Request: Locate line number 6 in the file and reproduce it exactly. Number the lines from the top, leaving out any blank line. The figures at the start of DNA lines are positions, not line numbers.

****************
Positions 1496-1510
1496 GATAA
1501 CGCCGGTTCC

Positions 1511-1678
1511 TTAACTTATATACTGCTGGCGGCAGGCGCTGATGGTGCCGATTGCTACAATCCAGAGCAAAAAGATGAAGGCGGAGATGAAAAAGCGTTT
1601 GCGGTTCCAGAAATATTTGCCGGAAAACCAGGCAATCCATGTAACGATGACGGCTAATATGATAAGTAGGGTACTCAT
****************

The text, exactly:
1601 GCGGTTCCAGAAATATTTGCCGGAAAACCAGGCAATCCATGTAACGATGACGGCTAATATGATAAGTAGGGTACTCAT